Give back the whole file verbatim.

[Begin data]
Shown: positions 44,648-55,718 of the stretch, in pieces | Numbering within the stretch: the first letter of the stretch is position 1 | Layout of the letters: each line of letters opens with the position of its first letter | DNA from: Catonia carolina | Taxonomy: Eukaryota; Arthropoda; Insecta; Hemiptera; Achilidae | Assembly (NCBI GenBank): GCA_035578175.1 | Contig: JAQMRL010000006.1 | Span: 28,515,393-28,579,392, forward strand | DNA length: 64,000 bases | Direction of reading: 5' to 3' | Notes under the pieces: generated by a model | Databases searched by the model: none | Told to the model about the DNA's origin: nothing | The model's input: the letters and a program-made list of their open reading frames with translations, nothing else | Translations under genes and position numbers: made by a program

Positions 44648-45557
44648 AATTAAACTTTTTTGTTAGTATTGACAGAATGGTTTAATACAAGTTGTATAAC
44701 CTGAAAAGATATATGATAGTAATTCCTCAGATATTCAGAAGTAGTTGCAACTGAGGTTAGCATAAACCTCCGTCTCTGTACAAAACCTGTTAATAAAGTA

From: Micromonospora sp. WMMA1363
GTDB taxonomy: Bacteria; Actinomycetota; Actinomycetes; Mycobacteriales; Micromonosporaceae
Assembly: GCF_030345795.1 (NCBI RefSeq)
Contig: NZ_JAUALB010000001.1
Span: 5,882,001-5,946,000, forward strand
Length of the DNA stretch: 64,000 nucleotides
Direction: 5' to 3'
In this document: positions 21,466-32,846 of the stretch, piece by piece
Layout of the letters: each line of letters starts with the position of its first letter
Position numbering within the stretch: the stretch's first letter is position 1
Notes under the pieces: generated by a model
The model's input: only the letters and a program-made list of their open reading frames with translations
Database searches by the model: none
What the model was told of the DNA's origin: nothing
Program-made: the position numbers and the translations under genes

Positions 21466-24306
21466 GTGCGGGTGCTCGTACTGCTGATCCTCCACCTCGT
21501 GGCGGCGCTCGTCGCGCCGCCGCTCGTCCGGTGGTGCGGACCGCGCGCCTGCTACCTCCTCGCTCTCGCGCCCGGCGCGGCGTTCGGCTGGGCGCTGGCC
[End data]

Shown: positions 44,648-55,718 of the stretch, in pieces | Numbering within the stretch: the first letter of the stretch is position 1 | Layout of the letters: each line of letters opens with the position of its first letter | DNA from: Catonia carolina | Taxonomy: Eukaryota; Arthropoda; Insecta; Hemiptera; Achilidae | Assembly (NCBI GenBank): GCA_035578175.1 | Contig: JAQMRL010000006.1 | Span: 28,515,393-28,579,392, forward strand | DNA length: 64,000 bases | Direction of reading: 5' to 3' | Notes under the pieces: generated by a model | Databases searched by the model: none | Told to the model about the DNA's origin: nothing | The model's input: the letters and a program-made list of their open reading frames with translations, nothing else | Translations under genes and position numbers: made by a program

Positions 44648-45557
44648 AATTAAACTTTTTTGTTAGTATTGACAGAATGGTTTAATACAAGTTGTATAAC
44701 CTGAAAAGATATATGATAGTAATTCCTCAGATATTCAGAAGTAGTTGCAACTGAGGTTAGCATAAACCTCCGTCTCTGTACAAAACCTGTTAATAAAGTA

From: Micromonospora sp. WMMA1363
GTDB taxonomy: Bacteria; Actinomycetota; Actinomycetes; Mycobacteriales; Micromonosporaceae
Assembly: GCF_030345795.1 (NCBI RefSeq)
Contig: NZ_JAUALB010000001.1
Span: 5,882,001-5,946,000, forward strand
Length of the DNA stretch: 64,000 nucleotides
Direction: 5' to 3'
In this document: positions 21,466-32,846 of the stretch, piece by piece
Layout of the letters: each line of letters starts with the position of its first letter
Position numbering within the stretch: the stretch's first letter is position 1
Notes under the pieces: generated by a model
The model's input: only the letters and a program-made list of their open reading frames with translations
Database searches by the model: none
What the model was told of the DNA's origin: nothing
Program-made: the position numbers and the translations under genes

Positions 21466-24306
21466 GTGCGGGTGCTCGTACTGCTGATCCTCCACCTCGT
21501 GGCGGCGCTCGTCGCGCCGCCGCTCGTCCGGTGGTGCGGACCGCGCGCCTGCTACCTCCTCGCTCTCGCGCCCGGCGCGGCGTTCGGCTGGGCGCTGGCC